Right now I am enjoying the smell of clementines being peeled and eaten by the other ladies around our writing table. It makes me wonder why I never think to buy them at the store. Actually, I pretty much just cruise through the veggie and fruit section - everything is beautiful, colorful, shiny, tempting - but also intimidating. I love a still life with an artichoke but not sure why anyone would go to so much trouble to prepare something that is so difficult to eat. Food and difficult, that's why God made Hamburger Helper.
I also love the presentation of the multicolored peppers. Sometimes I buy a bag of the minis just because they're beautiful. Then I throw them in my veggie crisper bin, a.k.a. the veggie rotter, and forget about them until it's time to identify the mystery smell emanating from the fridge. This is always a fun game, which inevitably ends in the utterance of, "Ewwwwww!" I pick up the corner of the packaging with my two longest finger nails, holding it at a safe distance from my body and drop it into the trash. It is hard to believe that this semi-liquified brown slush could once have been tempting enough for me to add to my grocery cart.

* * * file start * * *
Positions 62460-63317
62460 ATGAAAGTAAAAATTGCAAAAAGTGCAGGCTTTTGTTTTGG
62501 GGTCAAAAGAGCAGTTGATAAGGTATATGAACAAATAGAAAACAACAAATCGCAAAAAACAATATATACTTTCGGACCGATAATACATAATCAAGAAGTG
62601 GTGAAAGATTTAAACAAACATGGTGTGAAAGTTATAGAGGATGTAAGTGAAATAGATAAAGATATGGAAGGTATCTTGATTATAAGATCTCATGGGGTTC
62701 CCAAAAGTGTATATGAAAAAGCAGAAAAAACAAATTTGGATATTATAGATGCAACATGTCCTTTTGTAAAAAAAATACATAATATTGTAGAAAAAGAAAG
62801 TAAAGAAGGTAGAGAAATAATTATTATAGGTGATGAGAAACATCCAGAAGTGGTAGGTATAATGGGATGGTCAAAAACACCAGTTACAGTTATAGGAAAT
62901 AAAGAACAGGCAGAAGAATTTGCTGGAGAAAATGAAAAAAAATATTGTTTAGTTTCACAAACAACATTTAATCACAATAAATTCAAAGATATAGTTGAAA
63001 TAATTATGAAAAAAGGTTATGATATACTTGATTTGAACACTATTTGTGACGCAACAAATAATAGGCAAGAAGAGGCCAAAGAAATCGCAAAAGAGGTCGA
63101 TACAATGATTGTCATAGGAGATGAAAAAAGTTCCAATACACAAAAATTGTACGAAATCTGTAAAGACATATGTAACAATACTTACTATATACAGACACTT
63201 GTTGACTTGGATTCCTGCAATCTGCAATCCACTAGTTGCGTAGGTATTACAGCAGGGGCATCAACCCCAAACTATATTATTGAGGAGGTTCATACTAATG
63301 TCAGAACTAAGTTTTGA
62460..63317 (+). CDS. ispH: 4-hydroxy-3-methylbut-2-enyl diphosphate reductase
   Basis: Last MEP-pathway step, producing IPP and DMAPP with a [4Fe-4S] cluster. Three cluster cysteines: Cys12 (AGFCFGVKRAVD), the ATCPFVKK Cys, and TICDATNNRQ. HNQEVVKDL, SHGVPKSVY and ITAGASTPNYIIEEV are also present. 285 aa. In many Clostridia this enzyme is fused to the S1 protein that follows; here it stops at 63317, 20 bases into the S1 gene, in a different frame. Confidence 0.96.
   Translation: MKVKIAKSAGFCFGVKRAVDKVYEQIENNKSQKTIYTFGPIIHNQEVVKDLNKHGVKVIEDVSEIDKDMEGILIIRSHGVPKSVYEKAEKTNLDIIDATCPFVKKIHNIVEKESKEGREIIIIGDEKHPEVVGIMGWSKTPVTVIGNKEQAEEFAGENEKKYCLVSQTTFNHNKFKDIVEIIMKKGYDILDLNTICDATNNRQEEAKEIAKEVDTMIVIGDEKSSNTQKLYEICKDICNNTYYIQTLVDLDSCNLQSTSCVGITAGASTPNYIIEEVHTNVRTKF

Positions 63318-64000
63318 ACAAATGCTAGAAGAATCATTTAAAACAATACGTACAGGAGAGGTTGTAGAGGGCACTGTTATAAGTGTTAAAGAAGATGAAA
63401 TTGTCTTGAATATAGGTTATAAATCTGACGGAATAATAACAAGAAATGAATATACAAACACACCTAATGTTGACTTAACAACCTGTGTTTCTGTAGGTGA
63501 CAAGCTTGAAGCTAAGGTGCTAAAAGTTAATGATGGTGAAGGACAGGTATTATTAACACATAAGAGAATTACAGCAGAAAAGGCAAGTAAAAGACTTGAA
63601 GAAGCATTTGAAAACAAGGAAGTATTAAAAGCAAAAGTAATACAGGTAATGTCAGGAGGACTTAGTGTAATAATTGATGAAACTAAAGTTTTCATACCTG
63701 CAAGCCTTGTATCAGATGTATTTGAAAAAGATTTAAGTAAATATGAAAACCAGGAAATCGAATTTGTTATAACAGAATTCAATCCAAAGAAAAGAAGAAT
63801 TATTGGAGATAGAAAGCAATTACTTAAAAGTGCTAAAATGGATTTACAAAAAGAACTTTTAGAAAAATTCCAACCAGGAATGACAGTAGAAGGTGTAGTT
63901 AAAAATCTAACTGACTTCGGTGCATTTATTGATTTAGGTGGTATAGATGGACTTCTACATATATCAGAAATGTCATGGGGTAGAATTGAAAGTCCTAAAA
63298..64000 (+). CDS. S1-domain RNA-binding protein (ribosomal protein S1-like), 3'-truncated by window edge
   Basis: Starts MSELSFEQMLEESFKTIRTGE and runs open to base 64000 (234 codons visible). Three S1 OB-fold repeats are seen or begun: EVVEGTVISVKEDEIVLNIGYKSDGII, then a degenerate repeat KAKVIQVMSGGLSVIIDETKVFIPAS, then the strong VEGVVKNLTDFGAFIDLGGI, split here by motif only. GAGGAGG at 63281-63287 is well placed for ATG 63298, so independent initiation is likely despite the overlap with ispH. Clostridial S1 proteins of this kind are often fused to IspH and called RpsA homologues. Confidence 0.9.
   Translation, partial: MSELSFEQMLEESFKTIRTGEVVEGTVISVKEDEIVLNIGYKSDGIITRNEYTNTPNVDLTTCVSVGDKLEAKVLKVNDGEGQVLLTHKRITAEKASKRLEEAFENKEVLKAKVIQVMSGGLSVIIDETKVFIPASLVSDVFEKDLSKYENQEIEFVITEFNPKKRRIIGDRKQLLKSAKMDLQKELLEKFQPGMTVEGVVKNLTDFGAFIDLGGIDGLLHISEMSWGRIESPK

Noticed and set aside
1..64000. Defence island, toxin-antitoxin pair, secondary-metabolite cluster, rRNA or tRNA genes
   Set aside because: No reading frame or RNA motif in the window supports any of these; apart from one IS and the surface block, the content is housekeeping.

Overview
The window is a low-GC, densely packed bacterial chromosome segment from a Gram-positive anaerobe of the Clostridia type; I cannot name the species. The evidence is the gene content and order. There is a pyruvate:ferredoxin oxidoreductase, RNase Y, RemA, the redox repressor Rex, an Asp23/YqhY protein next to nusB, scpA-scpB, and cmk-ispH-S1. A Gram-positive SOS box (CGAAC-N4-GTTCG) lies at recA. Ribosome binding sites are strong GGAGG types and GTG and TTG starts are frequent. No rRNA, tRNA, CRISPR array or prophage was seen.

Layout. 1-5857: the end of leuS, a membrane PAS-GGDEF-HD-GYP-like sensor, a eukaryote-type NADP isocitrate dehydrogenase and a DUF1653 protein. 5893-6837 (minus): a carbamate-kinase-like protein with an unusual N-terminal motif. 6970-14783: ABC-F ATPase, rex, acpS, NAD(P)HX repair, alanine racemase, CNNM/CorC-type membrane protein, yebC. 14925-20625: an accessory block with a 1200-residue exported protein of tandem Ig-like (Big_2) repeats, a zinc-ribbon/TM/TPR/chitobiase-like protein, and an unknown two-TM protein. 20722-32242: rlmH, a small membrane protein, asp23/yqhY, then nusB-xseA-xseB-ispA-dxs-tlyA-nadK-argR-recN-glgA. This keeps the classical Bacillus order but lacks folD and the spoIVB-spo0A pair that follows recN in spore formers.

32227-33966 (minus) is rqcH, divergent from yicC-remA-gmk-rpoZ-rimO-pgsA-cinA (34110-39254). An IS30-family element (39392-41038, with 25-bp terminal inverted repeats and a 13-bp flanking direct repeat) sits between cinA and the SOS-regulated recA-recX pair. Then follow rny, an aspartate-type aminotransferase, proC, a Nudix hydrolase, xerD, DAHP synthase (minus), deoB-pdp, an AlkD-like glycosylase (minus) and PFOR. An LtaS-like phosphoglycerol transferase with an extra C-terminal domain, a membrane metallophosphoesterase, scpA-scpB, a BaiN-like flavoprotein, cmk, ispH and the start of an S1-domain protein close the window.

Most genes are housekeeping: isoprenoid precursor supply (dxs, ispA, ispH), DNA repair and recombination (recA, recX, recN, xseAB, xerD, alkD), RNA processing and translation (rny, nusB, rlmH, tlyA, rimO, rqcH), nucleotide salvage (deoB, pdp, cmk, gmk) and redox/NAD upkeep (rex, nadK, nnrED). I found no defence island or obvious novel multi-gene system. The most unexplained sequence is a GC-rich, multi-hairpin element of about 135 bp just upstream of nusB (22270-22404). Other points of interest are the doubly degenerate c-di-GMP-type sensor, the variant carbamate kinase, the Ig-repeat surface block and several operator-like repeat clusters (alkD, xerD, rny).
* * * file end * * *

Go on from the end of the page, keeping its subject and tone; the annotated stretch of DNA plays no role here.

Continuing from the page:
Make no mistake. I do splurge on organic meats. I draw the line at antibiotics but figure the chemical names of the other food additives in my basket are safe - and nourishing. I know I've been duped but I did go through a health food craze back in the late 1990s when I learned to bake flax muffins and use honey and molasses. It was the year I learned to like asparagus and decided that if I had to learn to eat one thing, it should be broccoli. It was good information to learn. Now I can walk by the broccoli in the grocery store and give it a knowing nod, "Yea, you're all that," as I make my way over to the chicken-flavored Rice-A-Roni.
Diane Mattingly is a psychotherapist specializing in EMDR and trauma and lives in Richmond.
Diane takes classes with Valley.